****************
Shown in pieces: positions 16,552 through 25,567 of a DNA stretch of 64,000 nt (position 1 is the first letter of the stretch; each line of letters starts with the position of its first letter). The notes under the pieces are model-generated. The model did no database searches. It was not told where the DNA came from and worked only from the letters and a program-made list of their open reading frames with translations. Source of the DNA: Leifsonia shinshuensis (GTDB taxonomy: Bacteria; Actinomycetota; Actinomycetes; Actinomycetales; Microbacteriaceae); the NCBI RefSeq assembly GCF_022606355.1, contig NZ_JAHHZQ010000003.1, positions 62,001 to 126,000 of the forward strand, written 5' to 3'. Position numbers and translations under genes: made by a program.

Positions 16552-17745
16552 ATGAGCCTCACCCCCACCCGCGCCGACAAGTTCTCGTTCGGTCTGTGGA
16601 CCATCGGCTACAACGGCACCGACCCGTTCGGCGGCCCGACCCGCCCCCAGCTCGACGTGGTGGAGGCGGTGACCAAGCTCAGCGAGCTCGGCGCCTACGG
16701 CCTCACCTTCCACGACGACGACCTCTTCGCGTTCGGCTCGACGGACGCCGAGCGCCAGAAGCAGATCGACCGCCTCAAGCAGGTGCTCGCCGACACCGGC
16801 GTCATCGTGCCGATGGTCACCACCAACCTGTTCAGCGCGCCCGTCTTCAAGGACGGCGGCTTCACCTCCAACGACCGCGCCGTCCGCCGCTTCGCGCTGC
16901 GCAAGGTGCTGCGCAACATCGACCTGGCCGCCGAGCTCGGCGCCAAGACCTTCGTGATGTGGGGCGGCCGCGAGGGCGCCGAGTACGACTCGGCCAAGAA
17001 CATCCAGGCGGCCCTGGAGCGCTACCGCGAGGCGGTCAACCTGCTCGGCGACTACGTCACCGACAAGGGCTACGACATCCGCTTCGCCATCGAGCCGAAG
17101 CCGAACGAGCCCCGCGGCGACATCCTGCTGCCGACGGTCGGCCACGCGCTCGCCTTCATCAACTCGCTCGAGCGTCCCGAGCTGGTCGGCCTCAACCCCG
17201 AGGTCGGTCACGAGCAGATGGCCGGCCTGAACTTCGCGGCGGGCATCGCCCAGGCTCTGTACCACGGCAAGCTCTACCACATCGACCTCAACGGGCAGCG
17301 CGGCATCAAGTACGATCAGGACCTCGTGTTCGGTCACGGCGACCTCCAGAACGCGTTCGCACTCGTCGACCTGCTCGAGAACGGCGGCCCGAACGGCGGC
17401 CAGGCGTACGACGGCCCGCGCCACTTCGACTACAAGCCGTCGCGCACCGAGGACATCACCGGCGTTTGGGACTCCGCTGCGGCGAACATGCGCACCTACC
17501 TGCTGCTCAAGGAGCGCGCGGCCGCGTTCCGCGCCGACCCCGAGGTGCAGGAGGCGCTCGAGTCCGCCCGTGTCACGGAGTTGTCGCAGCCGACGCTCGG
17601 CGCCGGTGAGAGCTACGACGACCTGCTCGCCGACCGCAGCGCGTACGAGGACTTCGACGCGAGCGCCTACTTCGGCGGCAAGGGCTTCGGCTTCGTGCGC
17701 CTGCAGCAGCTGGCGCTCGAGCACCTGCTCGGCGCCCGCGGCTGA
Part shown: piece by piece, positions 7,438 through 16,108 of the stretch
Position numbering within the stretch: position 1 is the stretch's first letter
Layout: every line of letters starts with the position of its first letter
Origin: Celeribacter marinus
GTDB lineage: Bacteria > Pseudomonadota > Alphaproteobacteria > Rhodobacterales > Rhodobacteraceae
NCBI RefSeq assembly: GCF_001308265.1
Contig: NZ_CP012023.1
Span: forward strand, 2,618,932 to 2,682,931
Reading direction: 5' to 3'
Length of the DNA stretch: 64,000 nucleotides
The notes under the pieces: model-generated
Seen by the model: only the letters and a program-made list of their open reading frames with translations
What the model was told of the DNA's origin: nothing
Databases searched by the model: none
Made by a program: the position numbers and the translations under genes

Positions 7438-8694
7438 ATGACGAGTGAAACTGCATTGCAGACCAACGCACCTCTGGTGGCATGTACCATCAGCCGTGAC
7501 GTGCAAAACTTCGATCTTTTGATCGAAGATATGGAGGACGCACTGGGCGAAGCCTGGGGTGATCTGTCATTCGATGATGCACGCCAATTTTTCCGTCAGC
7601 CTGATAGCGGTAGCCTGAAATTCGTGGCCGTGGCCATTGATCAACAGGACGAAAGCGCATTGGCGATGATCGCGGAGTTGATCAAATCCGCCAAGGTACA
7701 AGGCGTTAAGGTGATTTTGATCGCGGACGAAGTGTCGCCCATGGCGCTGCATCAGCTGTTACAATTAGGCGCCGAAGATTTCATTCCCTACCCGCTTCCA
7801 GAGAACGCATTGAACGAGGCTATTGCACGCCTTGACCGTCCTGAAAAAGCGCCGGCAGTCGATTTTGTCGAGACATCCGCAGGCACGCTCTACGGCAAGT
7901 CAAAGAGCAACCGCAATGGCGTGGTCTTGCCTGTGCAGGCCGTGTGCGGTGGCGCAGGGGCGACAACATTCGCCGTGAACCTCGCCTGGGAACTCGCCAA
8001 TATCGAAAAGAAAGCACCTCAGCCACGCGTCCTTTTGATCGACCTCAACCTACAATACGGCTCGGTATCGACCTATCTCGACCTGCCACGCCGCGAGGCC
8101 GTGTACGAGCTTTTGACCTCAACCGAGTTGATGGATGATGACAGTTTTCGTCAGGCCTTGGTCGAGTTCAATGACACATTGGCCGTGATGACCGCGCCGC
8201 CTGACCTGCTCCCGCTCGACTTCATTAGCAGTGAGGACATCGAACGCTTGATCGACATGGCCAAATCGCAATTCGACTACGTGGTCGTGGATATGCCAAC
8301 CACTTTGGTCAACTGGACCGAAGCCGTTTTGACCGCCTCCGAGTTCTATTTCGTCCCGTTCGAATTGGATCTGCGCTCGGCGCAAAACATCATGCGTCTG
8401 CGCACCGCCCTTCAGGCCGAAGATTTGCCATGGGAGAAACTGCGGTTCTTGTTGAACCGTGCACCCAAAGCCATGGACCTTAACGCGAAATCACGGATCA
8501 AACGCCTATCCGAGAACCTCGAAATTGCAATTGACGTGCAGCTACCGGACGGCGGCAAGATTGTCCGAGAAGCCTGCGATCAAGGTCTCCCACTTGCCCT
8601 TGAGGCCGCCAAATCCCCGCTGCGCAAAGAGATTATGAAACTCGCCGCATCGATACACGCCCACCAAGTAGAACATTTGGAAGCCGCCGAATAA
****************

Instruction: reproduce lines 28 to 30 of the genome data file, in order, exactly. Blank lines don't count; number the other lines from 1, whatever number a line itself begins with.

What the model was told of the DNA's origin: nothing
Databases searched by the model: none
Made by a program: the position numbers and the translations under genes